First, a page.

More people are heading to A&E instead of the dental clinic

Thu

Due to the high price of dental treatment in UK many patients are choosing to avoid regular payments in an effort to save money; unfortunately, this has meant that the number of people visiting A&E with dental problems has quadrupled in the last 2-3 years. Over 2010 to 2011 just 3,205 went to casualty with tooth pain but between 2012 and 2013 that soared to 14,526.

Unison’s head of health Christina McAnea said that many families had to cut back on their outgoings and dental appointments were one of the things to go during times of soaring bills. She told The Mirror ‘Things are bad when people neglect oral health for money reasons. This is the early sign of a major problem.’

Although dental treatment comes under the NHS it does have to be paid for at the point of service and it can cost several hundred pounds if a lot of work needs to be done. The British Dental Association warned that the practice of avoiding treatment in the short-term to save money would lead to long-term problem with dental health and Labour’s Andrew Gwynne suggested that registration was the answer, saying ‘To ease this pressure on hospitals, the Government must help patients to register with NHS dentists.’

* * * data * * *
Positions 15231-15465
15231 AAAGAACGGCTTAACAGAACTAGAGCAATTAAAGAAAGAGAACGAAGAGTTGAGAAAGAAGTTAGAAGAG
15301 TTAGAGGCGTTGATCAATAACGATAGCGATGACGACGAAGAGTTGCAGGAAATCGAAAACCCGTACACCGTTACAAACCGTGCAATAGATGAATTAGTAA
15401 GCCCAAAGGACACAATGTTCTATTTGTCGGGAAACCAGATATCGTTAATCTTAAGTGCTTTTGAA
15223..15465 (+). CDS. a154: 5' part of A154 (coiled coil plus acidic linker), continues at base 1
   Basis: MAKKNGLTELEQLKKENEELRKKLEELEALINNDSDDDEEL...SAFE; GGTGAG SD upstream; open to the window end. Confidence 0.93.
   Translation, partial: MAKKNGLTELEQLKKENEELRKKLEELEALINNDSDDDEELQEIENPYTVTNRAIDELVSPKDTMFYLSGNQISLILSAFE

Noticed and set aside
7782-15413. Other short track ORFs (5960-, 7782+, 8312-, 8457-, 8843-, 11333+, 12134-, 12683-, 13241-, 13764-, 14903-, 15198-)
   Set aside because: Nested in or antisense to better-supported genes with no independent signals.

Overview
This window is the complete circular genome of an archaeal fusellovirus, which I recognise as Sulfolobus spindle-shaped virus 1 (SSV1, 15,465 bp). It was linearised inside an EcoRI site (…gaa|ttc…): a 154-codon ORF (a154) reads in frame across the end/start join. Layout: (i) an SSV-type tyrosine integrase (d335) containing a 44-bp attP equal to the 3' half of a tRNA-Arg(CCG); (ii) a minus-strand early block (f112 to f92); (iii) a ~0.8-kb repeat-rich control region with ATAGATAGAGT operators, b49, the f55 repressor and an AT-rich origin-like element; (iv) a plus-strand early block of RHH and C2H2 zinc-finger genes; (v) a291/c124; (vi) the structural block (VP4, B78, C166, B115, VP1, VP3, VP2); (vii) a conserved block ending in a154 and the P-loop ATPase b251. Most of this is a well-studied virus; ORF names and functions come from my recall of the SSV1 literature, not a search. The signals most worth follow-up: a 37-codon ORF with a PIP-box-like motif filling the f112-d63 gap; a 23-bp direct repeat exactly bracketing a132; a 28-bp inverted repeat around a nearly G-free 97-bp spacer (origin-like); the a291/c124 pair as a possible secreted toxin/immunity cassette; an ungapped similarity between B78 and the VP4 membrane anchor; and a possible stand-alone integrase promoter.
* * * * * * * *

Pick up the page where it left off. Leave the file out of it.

Celebrity dentist opens new clinic in Manchester

Fri

A dentist who has treated many celebrities, including Portuguese football star Cristiano Ronaldo, has launched the UK’s first Smylife dental clinic in Manchester city centre. Dentist to the stars Phil Broughton also plans to open further clinics throughout the UK over the next twelve months. Broughton has rebranded European clinic, The Mall, after going into partnership with Jose Alvarez, chief executive of the Smylife brand in Italy and Spain.

Broughton spoke to Manchester Evening News about the services that are on offer at the new clinic, saying ‘Smylife is a new concept for dental health combining the most advanced technology in the hands of the best professionals, with the luxury and exclusivity of an exquisite space. Modern science enables us to keep the mouth and teeth in excellent condition throughout our lives.’

As well as international footballers, Broughton has treated Manchester city players and Coronation Street stars. He added that the clinic could ‘transform the way dentistry is delivered to private patients in the UK and enable them to experience the kind of treatment celebrities now consider part of everyday life.’

The team at Smylife will be providing a range of treatments, including cosmetic work, orthodontics, and dental implants.

Sheffield supermarket to get its own dentist

Wed